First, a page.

The movie Idiocracy paints a bleak (yet hilarious) picture of a future overtaken by thousand-foot-high landfills that topple over into the streets. Fortunately, a Montreal-based biofuel and green chemical company called Enerkem has taken the first step to preventing such a future with its Mississippi trash-to-ethanol plant.
The Enerkem ethanol process uses a gasifier to break down waste
material into a synthetic gas made of CO2 and hydrogen, which is then converted in ethanol or other chemicals.
Enerkem’s $250 million project will produce 20 million gallons of ethanol each year from household trash and feedstock from agricultural activities. The production facility will take a major step towards cutting down trash piles by diverting 60% of municipal solid waste from Mississippi’s Three Rivers landfill and turning it into ethanol.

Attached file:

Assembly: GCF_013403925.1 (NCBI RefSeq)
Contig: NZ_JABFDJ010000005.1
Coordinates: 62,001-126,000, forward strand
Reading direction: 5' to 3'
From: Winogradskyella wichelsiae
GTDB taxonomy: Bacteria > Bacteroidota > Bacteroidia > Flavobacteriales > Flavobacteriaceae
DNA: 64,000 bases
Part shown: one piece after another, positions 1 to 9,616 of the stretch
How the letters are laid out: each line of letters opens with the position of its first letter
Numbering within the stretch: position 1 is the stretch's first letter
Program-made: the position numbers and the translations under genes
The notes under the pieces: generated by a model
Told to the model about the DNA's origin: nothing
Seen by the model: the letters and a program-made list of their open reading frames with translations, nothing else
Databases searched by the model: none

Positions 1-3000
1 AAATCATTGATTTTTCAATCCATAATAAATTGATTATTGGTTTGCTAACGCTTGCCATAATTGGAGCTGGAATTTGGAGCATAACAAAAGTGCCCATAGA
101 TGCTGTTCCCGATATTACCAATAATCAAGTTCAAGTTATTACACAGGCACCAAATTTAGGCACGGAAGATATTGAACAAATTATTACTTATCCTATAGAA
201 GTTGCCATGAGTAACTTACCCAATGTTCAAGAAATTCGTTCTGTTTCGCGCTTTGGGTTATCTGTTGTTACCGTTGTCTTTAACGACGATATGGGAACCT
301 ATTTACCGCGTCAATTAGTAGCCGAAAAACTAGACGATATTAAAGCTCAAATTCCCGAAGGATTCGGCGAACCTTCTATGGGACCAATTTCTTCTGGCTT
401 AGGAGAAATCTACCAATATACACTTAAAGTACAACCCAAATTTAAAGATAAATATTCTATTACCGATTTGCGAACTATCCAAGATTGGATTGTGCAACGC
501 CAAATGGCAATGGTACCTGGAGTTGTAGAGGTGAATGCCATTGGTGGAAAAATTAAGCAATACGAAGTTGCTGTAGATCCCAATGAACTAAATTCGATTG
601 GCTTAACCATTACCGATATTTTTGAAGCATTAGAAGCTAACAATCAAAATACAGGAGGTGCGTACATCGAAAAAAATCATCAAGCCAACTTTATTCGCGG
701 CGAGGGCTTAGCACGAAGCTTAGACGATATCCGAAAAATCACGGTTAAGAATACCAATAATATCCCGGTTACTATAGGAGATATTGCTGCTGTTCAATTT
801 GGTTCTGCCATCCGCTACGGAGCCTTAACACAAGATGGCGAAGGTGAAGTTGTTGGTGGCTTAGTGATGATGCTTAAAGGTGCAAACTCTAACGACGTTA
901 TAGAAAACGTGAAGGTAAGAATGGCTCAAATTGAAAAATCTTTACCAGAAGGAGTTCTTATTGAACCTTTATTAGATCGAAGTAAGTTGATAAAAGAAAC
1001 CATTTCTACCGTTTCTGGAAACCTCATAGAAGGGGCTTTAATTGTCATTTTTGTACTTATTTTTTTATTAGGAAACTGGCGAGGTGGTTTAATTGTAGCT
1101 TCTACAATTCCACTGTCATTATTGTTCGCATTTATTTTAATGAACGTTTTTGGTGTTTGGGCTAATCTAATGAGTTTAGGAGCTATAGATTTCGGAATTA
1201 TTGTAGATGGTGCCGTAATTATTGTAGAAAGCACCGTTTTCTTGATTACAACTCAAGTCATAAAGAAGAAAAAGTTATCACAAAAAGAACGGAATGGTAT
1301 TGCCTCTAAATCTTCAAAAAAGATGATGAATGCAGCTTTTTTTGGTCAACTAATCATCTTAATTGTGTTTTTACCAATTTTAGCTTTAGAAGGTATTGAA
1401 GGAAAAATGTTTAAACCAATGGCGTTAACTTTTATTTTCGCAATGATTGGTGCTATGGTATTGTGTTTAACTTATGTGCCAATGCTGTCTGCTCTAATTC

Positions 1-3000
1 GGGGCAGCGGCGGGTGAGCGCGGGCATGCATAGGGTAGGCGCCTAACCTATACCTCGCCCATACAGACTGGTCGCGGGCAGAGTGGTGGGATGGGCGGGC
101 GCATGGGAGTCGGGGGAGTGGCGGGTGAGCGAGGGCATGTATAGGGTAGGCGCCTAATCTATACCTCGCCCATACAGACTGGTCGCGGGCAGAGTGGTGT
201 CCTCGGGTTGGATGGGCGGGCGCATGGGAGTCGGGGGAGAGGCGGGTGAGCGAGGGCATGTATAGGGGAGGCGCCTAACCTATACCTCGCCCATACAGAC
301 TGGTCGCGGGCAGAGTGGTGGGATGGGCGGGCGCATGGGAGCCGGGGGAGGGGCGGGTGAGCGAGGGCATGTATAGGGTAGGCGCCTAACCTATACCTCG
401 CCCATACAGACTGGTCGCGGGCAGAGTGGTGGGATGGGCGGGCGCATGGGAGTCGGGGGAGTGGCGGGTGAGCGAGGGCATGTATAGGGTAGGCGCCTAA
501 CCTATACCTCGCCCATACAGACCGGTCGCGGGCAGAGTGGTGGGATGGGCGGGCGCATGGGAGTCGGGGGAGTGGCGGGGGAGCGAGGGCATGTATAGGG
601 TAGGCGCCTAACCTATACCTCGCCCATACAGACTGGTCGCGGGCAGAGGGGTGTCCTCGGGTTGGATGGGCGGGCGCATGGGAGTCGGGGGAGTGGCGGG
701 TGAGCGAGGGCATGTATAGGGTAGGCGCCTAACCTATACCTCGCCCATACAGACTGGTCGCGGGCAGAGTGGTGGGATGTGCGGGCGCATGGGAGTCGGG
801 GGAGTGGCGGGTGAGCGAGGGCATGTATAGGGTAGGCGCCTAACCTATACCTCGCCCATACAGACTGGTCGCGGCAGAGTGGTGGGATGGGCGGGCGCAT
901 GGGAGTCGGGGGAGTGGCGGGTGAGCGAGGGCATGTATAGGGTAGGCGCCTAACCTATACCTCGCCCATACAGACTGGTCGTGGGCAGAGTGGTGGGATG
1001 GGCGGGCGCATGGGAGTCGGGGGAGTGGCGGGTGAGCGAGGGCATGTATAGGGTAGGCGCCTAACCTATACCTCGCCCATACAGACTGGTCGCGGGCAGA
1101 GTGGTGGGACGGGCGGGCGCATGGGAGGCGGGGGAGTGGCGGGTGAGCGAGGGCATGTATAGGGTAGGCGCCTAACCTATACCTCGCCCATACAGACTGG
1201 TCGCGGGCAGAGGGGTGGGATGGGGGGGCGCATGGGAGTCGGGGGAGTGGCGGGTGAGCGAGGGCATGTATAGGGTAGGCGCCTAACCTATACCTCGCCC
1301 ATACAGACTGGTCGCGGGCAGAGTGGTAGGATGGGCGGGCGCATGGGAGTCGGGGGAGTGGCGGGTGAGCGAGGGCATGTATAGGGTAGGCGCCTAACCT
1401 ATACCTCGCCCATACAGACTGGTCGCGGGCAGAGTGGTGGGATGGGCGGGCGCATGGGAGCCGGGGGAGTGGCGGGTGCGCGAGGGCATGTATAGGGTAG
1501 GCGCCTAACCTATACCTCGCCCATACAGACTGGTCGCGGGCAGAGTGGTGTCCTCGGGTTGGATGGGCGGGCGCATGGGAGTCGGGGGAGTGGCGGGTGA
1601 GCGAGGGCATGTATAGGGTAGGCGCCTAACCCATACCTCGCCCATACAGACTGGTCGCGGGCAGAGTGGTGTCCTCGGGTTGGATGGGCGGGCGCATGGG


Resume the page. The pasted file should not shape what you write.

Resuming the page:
The company is also working on a Quebec plant that will convert used utility poles into ethanol, as well as a 10-gallon feedstock-to-ethanol plant in Alberta.
Ethanol from feedstock is undoubtedly a worthy endeavor, but it’s Enerkem’s trash-to-ethanol idea that really piques our interest. Ethanol demand is growing rapidly. At the same time, entire countries are running out of landfill space. So why not take care of two issues at once and turn all that excess trash into ethanol? Not only will it reduce the pressure on corn farmers to provide fuel instead of food, it will also created much-needed jobs.